About the BookWelcome to a brave new world of capitalism propelled by high tech, guarded by enterprising authority, and carried forward by millions of laborers being robbed of their souls. Gathered into mammoth factory complexes and terrified into obedience, these workers feed the world's addiction to iPhones and other commodities--a generation of iSlaves trapped in a global economic system that relies upon and studiously ignores their oppression.
Focusing on the alliance between Apple and the notorious Taiwanese manufacturer Foxconn, Jack Linchuan Qiu examines how corporations and governments everywhere collude to build systems of domination, exploitation, and alienation. His interviews, news analysis, and first-hand observation show the circumstances faced by Foxconn workers--circumstances with vivid parallels in the Atlantic slave trade. Ironically, the fanatic consumption of digital media also creates compulsive free labor that constitutes a form of bondage for the user. Arguing as a digital abolitionist, Qiu draws inspiration from transborder activist groups and incidents of grassroots resistance to make a passionate plea aimed at uniting--and liberating--the forgotten workers who make our twenty-first-century lives possible.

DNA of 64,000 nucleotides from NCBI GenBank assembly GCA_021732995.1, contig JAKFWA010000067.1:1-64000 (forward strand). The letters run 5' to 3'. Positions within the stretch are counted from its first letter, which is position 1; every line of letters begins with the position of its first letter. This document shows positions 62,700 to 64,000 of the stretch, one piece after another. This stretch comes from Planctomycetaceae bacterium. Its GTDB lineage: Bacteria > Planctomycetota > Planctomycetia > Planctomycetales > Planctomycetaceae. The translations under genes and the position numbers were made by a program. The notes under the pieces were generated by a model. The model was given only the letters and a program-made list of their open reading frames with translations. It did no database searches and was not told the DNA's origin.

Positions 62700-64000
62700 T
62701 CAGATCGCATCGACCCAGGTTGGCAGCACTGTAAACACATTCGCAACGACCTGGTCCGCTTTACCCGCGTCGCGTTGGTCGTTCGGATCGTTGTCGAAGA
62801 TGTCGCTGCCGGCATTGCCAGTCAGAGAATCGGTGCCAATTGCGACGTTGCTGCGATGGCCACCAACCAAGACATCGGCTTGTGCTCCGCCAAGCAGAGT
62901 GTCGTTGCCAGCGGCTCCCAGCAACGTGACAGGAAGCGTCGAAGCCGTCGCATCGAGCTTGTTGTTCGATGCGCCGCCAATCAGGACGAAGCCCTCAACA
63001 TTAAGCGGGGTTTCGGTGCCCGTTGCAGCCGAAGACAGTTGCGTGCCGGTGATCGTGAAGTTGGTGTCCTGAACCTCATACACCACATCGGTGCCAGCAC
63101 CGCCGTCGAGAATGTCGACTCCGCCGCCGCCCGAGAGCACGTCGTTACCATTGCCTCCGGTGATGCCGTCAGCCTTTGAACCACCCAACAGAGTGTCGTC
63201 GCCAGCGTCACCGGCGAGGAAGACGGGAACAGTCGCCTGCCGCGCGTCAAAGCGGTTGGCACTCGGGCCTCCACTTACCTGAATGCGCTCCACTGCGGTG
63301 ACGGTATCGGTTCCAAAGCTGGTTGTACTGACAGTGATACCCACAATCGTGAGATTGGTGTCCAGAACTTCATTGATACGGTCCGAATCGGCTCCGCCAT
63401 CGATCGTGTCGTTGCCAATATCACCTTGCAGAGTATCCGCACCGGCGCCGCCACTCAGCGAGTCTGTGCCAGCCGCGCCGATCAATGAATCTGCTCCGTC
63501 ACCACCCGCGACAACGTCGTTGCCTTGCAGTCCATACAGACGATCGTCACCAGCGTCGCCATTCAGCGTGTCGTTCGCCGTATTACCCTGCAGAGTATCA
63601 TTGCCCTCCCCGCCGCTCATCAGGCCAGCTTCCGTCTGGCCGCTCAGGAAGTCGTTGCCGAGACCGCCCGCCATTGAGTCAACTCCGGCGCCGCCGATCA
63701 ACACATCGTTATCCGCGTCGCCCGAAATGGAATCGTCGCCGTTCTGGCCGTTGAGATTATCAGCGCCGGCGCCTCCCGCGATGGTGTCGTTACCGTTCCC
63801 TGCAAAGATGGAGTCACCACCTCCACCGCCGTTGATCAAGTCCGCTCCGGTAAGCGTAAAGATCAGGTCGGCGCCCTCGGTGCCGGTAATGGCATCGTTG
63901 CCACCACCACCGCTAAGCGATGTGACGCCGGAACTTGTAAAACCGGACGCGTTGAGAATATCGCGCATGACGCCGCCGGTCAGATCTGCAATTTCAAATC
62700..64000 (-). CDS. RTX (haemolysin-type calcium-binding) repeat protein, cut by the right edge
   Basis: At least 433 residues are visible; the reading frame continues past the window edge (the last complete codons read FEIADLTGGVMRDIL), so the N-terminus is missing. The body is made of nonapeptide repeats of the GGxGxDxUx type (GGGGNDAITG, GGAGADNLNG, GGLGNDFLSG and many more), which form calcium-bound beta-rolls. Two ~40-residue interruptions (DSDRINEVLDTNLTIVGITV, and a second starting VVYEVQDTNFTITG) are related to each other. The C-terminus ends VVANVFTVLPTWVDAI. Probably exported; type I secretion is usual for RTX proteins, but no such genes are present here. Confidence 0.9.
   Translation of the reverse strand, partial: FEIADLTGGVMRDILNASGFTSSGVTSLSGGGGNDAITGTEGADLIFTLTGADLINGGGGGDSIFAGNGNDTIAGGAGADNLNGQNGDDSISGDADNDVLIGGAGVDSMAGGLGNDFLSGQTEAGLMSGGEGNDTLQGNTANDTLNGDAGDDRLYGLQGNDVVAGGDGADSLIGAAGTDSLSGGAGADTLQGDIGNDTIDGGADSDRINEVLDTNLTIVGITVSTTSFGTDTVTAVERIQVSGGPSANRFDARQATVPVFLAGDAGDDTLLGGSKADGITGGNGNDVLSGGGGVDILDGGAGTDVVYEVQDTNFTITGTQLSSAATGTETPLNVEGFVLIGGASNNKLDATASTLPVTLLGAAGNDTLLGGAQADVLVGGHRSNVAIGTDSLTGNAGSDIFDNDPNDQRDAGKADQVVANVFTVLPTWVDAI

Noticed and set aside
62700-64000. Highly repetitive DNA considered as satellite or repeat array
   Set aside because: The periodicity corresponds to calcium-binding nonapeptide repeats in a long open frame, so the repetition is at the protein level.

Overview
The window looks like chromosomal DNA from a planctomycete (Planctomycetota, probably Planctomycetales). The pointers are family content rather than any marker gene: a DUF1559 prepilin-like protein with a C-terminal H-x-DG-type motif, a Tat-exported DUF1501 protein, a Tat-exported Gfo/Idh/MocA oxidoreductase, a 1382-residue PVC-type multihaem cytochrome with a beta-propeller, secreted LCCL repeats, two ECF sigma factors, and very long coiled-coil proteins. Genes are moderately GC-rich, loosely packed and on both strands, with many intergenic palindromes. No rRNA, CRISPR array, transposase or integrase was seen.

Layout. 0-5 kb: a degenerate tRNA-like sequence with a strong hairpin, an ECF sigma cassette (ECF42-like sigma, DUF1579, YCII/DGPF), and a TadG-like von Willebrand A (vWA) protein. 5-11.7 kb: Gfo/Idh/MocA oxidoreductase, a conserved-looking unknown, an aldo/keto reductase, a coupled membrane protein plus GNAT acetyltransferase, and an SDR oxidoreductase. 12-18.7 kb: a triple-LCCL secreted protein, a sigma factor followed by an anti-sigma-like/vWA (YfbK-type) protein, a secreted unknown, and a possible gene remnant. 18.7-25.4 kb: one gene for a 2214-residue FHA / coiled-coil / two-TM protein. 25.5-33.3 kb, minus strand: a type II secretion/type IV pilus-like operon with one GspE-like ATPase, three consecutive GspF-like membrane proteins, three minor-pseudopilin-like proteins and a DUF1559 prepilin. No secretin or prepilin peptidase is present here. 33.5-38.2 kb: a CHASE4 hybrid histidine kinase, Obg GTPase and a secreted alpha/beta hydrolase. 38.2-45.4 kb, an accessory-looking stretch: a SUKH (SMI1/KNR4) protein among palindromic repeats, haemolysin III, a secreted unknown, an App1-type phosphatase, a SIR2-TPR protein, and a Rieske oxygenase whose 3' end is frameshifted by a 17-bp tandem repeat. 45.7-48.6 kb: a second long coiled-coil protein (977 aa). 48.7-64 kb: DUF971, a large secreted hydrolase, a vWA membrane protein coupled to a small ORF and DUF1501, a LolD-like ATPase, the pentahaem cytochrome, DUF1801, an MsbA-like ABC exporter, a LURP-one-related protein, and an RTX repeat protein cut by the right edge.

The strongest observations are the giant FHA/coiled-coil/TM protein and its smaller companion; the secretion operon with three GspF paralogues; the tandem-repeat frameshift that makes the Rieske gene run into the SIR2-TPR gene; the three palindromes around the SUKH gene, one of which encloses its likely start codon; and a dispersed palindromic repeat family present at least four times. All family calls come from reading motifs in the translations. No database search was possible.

About the AuthorJack Linchuan Qiu is a professor at the School of Journalism and Communication at the Chinese University of Hong Kong. He is the author of Working-Class Network Society: Communication Technology and the Information Have-Less in Urban China.
Reviews"Outstanding and well-researched. . . . Highly recommended."--Choice
"Readers from media and information studies, sociology, history and many other social sciences disciplines will find Goodbye iSlave illuminating." --The China Quarterly
"Networking China is highly recommended for researchers or students in the area of media and communications, economics, political sciences and Chinese studies, as well as practitioners and policy-makers in communication sectors." --Information, Communication & Society
"Qiu's book brings attention to the hidden and deeply exploitative conditions of digital labor that make possible our world of new media and technologies." --PoLAR
"This remarkable dissection of twenty-first century global iSlavery, rooted in Qiu's on-the-ground and comparative historical research, gives a high-voltage jolt to complacent iCitizens--and examples of what to do next."--John D.H. Downing, editor of the Encyclopedia of Social Movement Media
"Qiu's grim and eloquent book traces parallels between the digital economy and Atlantic slavery--from Congo mines to Foxconn sweatshops to iPhone users' labor. Full of insights, Goodbye iSlave also offers hope, in new forms of social struggle."--Raewyn Connell, author of Southern Theory: The Global Dynamics of Knowledge in Social Science